Mt. Nusatsum

Mt. Nusatsum

Wednesday, February 24, 2010


While spending time doing winter activities in the fabulous South Tweedsmuir Provincial Park and watching the animal tracks you see everywhere I started wondering about what all these various critters were up to and where they all go.  With the bigger tracks it's pretty obvious that they are on the move all the time on top the snow.  When it came to the smaller ones like mice, weasels, and voles, you occasionally see small tracks and then they disappear down a hole or big tracks following small tracks and then the small tracks disappear down a hole.  I knew there was a world down there and it is usually a lot warmer than us humans are experiencing on the top, but it turns out these little critters have got a whole other world going on below the snow and there is even a fancy name for it.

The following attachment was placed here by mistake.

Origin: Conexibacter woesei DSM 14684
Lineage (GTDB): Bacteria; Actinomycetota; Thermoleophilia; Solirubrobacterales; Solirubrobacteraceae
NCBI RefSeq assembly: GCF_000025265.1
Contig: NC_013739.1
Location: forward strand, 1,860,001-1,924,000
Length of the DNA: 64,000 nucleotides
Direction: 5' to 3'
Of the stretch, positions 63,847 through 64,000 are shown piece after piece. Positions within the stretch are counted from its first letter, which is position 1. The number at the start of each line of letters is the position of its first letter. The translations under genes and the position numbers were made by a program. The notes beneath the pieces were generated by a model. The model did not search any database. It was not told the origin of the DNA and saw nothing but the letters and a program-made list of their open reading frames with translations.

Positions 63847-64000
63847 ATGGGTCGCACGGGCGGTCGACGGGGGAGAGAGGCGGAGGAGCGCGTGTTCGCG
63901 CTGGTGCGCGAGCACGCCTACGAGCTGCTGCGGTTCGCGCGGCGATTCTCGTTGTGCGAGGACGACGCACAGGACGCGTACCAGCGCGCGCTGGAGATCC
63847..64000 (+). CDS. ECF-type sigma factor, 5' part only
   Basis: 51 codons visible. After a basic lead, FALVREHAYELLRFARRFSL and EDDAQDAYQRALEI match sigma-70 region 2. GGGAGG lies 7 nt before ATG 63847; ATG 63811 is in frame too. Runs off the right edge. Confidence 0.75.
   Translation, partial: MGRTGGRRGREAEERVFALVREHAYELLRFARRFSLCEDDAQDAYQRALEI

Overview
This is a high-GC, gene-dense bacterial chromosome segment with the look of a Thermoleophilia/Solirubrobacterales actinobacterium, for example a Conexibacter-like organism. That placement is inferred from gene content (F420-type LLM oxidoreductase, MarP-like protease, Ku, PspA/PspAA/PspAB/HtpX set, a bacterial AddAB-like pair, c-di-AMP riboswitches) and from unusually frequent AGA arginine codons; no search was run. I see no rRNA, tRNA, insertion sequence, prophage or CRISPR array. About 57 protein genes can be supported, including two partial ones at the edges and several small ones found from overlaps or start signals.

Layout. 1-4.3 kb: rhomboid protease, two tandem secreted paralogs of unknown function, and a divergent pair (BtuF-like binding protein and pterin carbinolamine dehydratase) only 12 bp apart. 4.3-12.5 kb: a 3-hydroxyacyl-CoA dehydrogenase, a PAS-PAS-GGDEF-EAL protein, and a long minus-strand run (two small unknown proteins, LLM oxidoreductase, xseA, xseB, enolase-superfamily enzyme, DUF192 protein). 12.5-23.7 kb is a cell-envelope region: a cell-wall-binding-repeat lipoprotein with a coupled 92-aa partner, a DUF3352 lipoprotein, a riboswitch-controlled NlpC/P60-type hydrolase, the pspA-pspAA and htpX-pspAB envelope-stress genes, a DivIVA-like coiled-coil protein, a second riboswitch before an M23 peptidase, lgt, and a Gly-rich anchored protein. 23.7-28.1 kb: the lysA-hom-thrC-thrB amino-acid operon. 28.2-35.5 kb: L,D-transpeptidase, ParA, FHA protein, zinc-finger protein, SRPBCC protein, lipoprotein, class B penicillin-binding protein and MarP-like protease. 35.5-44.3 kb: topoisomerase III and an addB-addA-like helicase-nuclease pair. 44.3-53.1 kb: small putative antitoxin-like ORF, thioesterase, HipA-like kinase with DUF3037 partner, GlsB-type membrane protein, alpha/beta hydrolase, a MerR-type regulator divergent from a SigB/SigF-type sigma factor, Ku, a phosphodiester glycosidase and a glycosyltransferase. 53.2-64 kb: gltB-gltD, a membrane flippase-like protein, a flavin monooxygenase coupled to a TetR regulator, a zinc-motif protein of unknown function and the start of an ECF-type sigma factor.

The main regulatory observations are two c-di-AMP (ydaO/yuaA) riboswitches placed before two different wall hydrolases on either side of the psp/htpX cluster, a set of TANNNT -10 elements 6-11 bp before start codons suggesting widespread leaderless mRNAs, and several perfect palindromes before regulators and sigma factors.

Scientists who try hard to explain things, tend to use big words and fancy names and they have named this special little place between the earth and the bottom of the snowpack.  The term "subnivean" derives from latin of 'sub' meaning below and 'niv' meaning snow, they came up with the term subnivean - space beneath the snow.  There is a lot information about the subnivean world, but the key thing to know is that it's warm down there.  Apparently  no matter what the air temperature is, as long as there is a decent pack of snow, the temperature stays very close to 0 C at the ground and causes a little space to form that weasels, mice, and voles use to get around all winter.  You can see the evidence when you are hiking in the alpine in the spring and start seeing the runs they formed and the piles of droppings.  All those predators like lynx, coyotes and fox and birds of prey know about this under snow world and that eventually it will pay off if they keep watching those holes, someone will come out to see what it's like on the top side. Grizzly

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